SMITHVILLE, Mo. — After beating cancer twice, a Smithville woman opened a store to service other cancer patients and survivors. But now, Kathy Dibben’s cancer is back, and she’s trying to sell her store.
Dibben opened Absolute Dignity in 2017. The store sells undergarments and bathing suits made for women who had mastectomies and wigs, scarves and hats.
But Dibben can’t keep the store open anymore because of the physical demands of the job. She fits women for wigs and mastectomy bras, but she experiences great pain when she lifts her arms and stands for too long.
“For so long, so many of my family have wanted me to close the store, but I’m kind of hard headed,” Kathy Dibben said. “The facility is actually what’s kept me going.”
Over 12 years, Dibben serviced more than 1,500 clients. She’s selling the store because she wants them to get continued care for their cancer-related needs.
“They come in and say, ‘Kathy has made them feel whole,'” said Peggy Schroeder, Dibben’s friend and a volunteer at the store. “That she makes them feel like a woman again. She inspires them. She gives them hope. She is there, showing cancer is not a death sentence. It’s a life sentence. She shows us how to keep doing it.”
Dibben opened Absolute Dignity when she had trouble finding a swimsuit that could hold her prosthesis. At the time, she was a two-time breast cancer survivor and had undergone a double mastectomy.
“I wanted it to be a full line store without feeling like you were going to another doctor’s appointment,” Dibben said.
She also had colon cancer in 2010 but didn’t need treatment. She had 18 inches of her colon removed.
“Then in 2014 the breast cancer from 1990 metastasized to my bones. They told me at that time they had no cure, but they had treatment and the typical survival was one to three years,” Dibben said. “I said that’s what you told me 24 years ago.”
It’s been five years, and Dibben is still fighting and still working in her store despite the cancer’s progression. It’s in her full skeletal system, liver, pancreas, kidney, lung, breast and brain.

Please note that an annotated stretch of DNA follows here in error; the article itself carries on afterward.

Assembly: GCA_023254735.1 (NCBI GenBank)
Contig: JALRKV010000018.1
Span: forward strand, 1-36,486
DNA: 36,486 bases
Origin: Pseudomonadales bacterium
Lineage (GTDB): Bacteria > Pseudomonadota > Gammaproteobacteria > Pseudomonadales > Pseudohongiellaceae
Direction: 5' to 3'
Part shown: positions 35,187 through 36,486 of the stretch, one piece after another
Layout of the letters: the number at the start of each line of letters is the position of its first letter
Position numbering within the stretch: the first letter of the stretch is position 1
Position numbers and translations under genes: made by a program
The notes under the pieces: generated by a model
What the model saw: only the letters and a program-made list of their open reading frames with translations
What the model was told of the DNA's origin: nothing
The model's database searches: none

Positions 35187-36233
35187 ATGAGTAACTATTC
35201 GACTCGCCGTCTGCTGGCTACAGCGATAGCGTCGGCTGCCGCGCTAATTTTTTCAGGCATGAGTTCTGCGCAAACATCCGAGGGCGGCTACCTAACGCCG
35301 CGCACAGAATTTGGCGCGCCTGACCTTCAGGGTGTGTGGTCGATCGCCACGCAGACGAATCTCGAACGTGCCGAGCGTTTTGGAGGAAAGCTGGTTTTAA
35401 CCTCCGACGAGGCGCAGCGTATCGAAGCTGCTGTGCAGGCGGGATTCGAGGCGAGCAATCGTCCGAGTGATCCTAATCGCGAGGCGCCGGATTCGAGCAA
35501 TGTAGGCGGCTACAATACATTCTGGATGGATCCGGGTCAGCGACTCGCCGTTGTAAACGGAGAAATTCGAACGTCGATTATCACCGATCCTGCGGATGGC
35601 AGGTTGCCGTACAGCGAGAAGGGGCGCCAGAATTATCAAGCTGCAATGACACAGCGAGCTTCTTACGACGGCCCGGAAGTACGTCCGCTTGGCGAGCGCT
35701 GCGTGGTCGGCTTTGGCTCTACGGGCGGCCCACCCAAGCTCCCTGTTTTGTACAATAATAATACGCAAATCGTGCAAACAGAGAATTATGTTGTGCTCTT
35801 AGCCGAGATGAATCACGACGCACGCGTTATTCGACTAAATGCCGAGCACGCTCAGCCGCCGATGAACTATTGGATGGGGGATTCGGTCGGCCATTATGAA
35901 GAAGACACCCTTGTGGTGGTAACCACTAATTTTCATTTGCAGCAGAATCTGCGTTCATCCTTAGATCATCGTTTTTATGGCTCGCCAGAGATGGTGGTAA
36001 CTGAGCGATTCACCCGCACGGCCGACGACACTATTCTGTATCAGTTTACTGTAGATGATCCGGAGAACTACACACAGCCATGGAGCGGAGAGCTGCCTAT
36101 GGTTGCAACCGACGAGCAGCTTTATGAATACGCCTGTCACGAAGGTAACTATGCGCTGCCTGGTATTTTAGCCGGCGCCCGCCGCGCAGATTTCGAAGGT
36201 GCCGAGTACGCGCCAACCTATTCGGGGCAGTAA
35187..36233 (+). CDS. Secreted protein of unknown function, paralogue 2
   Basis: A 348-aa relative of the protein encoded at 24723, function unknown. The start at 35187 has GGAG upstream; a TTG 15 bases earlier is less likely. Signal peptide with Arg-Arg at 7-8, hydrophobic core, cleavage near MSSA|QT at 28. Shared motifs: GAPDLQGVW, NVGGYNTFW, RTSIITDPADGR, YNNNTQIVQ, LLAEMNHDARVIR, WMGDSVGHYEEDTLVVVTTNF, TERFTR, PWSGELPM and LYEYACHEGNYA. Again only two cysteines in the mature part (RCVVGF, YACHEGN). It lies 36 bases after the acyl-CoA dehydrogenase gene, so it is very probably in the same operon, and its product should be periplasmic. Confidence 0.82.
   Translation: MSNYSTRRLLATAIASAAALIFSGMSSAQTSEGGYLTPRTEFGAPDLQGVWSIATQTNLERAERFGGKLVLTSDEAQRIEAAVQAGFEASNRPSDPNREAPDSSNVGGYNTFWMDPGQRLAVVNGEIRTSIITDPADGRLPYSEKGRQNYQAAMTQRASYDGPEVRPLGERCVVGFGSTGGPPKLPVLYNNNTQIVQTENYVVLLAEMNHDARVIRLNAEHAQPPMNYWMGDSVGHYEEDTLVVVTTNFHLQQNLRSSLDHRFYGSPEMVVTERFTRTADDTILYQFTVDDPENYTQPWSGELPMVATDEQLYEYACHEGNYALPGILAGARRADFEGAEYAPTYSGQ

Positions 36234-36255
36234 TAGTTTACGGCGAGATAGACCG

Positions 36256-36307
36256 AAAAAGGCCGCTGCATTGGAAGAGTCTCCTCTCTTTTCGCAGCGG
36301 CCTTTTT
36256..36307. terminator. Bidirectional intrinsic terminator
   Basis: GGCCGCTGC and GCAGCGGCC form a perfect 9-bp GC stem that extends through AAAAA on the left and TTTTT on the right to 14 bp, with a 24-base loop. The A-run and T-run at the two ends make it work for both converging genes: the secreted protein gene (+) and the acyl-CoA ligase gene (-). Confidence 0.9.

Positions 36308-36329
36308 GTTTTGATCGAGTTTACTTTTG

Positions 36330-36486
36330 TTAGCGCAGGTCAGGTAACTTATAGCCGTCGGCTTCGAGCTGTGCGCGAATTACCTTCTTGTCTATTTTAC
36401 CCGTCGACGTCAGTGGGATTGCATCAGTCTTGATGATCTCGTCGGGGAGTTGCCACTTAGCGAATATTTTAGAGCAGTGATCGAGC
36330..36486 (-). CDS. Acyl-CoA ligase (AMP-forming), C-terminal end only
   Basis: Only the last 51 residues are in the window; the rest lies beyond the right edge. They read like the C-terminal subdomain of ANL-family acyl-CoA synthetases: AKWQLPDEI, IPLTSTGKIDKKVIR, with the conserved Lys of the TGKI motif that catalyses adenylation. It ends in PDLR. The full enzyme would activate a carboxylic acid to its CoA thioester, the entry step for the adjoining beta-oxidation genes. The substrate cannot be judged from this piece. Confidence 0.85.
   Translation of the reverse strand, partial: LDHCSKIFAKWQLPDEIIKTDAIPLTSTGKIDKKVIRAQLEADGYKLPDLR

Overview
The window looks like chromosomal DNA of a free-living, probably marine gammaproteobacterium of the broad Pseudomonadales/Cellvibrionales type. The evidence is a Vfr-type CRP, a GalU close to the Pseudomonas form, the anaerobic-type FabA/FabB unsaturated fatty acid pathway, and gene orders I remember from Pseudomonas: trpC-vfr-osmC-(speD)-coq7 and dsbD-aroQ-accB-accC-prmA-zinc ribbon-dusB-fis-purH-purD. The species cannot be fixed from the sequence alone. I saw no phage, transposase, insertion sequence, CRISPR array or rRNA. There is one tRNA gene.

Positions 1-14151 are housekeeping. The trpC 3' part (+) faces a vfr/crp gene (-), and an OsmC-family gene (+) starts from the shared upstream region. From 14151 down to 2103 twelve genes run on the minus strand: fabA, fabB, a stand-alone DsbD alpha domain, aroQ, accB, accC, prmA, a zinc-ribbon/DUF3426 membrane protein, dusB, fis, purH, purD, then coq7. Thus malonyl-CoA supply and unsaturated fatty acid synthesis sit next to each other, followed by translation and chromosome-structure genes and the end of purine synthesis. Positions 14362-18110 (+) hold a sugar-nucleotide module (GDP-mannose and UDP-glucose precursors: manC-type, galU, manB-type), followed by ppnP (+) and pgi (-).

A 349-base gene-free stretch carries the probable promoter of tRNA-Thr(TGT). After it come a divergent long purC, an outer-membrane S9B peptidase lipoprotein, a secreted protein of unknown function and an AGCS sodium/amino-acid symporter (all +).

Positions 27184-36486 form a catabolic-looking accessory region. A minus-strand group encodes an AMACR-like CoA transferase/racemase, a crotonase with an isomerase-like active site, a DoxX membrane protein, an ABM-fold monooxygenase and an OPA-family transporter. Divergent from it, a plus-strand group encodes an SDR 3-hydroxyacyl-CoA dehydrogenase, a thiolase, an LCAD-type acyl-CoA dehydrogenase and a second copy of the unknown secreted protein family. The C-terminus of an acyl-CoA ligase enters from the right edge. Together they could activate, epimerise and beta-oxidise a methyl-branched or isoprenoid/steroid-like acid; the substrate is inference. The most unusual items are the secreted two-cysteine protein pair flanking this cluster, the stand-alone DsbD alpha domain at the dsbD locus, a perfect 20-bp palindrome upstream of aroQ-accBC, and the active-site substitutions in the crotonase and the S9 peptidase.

She didn’t respond to chemo after brain radiation, and doctors stopped treatment. All she gets now are pain killers through an IV.
Dibben is getting palliative and hospice care. But her biggest concerns are for the women who shop at her store. She’s been getting a lot of help from her friend Peggy.
“She is phenomenally strong and stoic,” Peggy said. “She does not complain. She just says well I had to be at work to help my ladies. And that’s what she does.”
But fitting women for mastectomy bras and wigs is physically too painful for Dibben. She can’t lift her arms well, gets back pain and tires easily. So, she’s selling the store.
“I’m not checking out soon, but I do need something with the facility,” Dibben said. “And find a home for my ladies.”
Dibben posted about the sale on Facebook. She’s sad to see it go because the women she’s helped have helped her.
She and her loved ones have hope for her health and hope for the future of the store. They’re confident they’ll find a buyer to help so many women battling cancer.
“Her customers have called and said, ‘Oh no, you’re dying,'” Schroeder said. “And I said, ‘No, she’s living.’ And she’s showing me how to live. And I think that’s pretty awesome.”
Dibben is looking forward to the day she finds a buyer so she can spend more of her precious time with her family.